Hayward offers treatment after quake

The devastating earthquake that hit Port-au-Prince, Haiti, on Jan. 12, was more than a news story for Mark Hayward. He saw the images on TV and immediately recognized places he had been, streets he has walked and thought of people he knew.

Hayward, an emergency medicine physician assistant at St. Mary's Hospital, worked in Haiti as a medical officer for a team of United States law enforcement personnel for three months in 2009.

"It was very personal," he said by phone this week from his home in King George, Va.

WKOW TV Interview with Jake Wood

LINK HERE

Thursday, February 04, 2010

TR Members Head to Congress

In keeping with Team Rubicon's military heritage, TR members Clay Hunt and Jake Wood are heading to Washington DC this weekend for seven days of meetings with congressmen and senators.  While this is not a Team Rubicon sanctioned mission, be rest assured that Jake and Clay will represent what today's veterans are capable of achieving off the battlefield, and will make every inroad possible to ensure that Team Rubicon's model for disaster relief reaches the ears of those with the ability to take it to the next level.

Here's a link to the veteran's representing the IAVA in Washington LINK

SPRINT NOT WAIVING CELL PHONE FEES


Ladies and Gentlemem! It's time for the Team Rubicon army of supporters to unite once more!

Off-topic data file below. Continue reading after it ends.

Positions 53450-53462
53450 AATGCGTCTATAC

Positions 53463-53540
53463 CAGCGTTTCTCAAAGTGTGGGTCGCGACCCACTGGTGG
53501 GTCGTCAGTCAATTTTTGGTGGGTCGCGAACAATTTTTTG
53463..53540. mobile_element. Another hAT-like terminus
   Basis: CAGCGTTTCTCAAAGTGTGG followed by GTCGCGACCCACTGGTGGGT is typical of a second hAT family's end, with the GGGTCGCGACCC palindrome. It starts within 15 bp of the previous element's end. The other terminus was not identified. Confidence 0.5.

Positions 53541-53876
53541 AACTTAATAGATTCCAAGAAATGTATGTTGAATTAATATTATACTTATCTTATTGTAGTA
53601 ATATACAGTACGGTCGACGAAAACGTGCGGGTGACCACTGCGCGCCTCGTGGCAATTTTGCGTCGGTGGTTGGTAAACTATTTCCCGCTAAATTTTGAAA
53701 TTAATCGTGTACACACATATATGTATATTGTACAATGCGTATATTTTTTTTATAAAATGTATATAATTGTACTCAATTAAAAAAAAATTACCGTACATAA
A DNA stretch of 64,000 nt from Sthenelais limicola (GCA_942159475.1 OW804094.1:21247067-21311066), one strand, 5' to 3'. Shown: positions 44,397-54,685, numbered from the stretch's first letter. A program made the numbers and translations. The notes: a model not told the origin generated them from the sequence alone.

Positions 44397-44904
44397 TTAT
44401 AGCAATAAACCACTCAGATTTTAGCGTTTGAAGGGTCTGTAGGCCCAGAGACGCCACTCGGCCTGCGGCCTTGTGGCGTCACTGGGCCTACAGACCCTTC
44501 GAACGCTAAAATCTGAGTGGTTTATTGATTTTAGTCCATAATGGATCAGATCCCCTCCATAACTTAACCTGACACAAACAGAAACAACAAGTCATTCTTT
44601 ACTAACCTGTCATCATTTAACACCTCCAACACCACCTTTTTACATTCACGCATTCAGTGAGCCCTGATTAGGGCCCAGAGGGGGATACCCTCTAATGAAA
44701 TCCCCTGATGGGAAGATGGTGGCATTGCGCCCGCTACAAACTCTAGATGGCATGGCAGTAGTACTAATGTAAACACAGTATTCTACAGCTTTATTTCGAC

Remember our little 'incident' with American Airlines? Where they initially charged me for extra bags full of medicine on my flight to Haiti? Well, because of your outcry they reversed those charges and wrote me (aka US!) a personal letter of apology.

One of a Kind Auction Proceeds to TR

Dear Friends,
I have exciting news from IDEX! Helen has decided to offer a one of a kind doll for auction. We wanted to give you the opportunity to have her for your very own. By bidding you'll be helping the relief efforts in Haiti as all proceeds from the winning bid will go to Team Rubicon. Read on to learn more. To take a peak at Baby Aisha click here: http://groups.yahoo.com/group/kishandcompany , or just visit the Photo Section and look for her name.

Jake Wood Interview

Hugh Hewitt talks with Team Rubicon co-creator Jake Wood about their recent mission to Haiti, and what their plans are for the future.

Click here to listen

Wednesday, February 03, 2010